by Ryan Deffenbaugh | February 23, 2017 3:10 pm
To Dr. D. Douglas Miller, the secret is out on BioInc@NYMC. Now, he said, New York Medical College’s biotech incubator has to find ways to build on its early growth.
Miller is the chief scientific officer of the incubator, a public-private partnership on New York Medical College’s Grasslands campus in Valhalla, where he is also dean of the School of Medicine.
Launched in 2014 and financed with a mix of county, state and federal funds, the incubator has grown to 10 companies that utilize its administrative and lab space and employ a total of 34 workers. That number includes 13 researchers from the Dutch tech giant Royal Philips, which announced in December it would lease space in the incubator for its genomic research.
The incubator’s 6,500 square feet of developed space is now largely occupied, although the school hasn’t yet gone out of its way to advertise the space, Miller said.
“We’ve built out business and our brand by networking,” Miller said. “Now we are going to extend our business and our brand by marketing.”
His goal is to continue to expand the incubator’s offerings within its existing space while also exploring options to further develop additional lab and work space.
For $100 per square foot, BioInc@NYMC can offer biotech startups access to expensive lab equipment, administrative space and professional services. The incubator is designated the Mid-Hudson Valley’s Innovation Hot Spot, a program run by the state’s Empire State Development Corp. that provides yearly funding of up to $250,000 to incubators.
So far, Miller and BioInc@NYMC Director Randi D. Schwartz credit growth in clients to word of mouth and initiatives through the Westchester County Association and Hudson Valley Economic Development Corp.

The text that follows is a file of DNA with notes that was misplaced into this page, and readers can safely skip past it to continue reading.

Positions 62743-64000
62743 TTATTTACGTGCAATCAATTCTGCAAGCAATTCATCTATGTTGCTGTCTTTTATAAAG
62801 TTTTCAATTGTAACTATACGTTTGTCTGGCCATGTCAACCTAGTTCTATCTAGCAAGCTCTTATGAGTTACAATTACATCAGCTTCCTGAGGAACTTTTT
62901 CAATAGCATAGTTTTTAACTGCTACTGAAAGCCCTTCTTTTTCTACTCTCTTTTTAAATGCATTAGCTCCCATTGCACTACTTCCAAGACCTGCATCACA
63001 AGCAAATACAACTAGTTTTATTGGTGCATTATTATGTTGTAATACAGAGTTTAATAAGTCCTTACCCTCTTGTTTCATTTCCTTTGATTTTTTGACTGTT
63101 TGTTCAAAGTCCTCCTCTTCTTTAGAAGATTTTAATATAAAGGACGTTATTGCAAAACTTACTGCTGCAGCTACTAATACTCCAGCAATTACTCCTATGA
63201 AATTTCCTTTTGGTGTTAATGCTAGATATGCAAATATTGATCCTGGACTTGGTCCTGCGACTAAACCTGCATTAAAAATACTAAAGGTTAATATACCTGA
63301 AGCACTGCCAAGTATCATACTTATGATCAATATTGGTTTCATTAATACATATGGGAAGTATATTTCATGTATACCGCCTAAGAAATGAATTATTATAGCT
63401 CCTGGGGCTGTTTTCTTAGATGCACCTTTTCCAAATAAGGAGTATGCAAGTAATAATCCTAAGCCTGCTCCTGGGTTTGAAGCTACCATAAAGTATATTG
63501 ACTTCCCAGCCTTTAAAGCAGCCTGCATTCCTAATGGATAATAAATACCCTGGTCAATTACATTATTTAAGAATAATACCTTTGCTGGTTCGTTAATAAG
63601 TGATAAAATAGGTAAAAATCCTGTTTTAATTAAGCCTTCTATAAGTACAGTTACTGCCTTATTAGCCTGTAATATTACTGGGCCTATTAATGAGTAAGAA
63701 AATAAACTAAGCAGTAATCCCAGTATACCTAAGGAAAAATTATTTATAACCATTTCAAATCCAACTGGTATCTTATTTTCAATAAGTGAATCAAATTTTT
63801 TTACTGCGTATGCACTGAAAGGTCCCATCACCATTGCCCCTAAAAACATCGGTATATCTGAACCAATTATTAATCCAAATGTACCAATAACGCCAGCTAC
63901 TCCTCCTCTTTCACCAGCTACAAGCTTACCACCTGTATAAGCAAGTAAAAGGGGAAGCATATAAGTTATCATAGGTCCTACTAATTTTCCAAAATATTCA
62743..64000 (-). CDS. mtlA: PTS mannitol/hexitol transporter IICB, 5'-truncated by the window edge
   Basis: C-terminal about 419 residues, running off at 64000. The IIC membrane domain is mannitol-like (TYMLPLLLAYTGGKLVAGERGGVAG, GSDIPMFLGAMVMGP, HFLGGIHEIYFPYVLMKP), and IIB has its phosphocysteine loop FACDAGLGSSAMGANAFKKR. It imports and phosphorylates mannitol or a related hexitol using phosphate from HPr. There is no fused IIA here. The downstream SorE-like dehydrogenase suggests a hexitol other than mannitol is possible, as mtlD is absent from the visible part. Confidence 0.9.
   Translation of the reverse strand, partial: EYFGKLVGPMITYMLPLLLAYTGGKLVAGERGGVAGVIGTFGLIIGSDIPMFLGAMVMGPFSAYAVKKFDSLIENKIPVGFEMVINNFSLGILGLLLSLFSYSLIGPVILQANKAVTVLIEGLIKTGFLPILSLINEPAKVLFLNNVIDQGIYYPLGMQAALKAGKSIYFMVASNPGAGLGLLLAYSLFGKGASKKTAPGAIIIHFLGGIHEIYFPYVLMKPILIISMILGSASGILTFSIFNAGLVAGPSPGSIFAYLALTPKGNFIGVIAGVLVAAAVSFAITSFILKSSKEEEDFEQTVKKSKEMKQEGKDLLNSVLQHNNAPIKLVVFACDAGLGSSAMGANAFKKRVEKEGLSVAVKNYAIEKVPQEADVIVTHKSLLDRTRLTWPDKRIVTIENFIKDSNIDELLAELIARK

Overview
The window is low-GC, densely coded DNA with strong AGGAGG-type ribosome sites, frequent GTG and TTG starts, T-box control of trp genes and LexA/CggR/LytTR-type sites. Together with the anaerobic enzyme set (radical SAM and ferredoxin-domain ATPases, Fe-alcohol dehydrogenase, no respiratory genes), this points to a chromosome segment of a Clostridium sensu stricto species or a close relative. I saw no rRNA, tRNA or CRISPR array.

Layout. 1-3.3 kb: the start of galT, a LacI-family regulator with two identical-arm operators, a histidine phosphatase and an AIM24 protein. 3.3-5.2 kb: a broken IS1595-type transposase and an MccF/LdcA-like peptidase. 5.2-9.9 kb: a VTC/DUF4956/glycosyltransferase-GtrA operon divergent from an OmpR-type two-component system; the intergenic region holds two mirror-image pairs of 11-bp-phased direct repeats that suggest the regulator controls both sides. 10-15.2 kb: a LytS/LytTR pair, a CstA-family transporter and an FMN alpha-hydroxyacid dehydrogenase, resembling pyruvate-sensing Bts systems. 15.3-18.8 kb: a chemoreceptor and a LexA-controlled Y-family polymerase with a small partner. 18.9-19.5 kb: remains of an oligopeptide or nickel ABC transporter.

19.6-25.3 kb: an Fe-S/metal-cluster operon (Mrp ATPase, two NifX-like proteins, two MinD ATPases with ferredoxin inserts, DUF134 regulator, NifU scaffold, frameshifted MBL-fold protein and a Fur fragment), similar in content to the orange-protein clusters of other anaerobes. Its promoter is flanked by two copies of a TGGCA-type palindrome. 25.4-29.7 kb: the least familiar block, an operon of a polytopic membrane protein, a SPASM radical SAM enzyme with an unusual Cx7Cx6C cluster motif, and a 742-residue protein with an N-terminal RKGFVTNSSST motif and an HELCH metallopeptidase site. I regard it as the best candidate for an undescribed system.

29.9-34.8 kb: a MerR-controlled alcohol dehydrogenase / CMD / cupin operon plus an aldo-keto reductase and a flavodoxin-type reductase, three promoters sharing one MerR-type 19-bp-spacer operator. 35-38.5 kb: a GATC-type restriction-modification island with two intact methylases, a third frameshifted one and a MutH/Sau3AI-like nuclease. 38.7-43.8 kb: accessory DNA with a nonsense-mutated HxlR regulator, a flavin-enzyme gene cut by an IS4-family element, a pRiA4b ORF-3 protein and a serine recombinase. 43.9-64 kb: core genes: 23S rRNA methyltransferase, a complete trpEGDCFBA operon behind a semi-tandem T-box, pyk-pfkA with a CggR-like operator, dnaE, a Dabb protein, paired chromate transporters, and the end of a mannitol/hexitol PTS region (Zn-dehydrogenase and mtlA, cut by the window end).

The initial business plan the medical college developed for its incubator was created with Harvard Business School and aimed at bringing clients from both biotech and other tech development sectors. Early draws to the incubator were its affiliation with a medical university, proximity to a strong local biotech sector and a location in Westchester that offers “all the benefits of the (New York metropolitan) region with a lower cost,” as Miller described it.
“We want to take that strong platform that we have developed, to create a new incubator in a busy ecosystem,” Miller said, “and say, OK, these are a range of very different clients, but what are their common needs?”
From his office in Sunshine Cottage on the New York Medical College’s 54-acre campus, which adjoins Westchester Medical Center’s three-hospital campus, Miller laid out a three-pronged vision for the incubator’s future.
Number one, he said, would be to bring in experts from around the country to lecture in front of incubator clients. The first of those events took place Feb. 17 and included a panel discussion on intellectual property and a guest lecture from the executive director of NewYorkBio, a biotech policy group.
“That’s an example of what our clients and we think the ecosystem wants,” Miller said.
The second goal would be to help clients track down funding. Part of that is through the partnership with New York Medical College, which Miller said opens up funding opportunities through federal agencies. The school also has ties to Westchester business communities, which Miller said opens up more opportunities for clients to attract angel investment.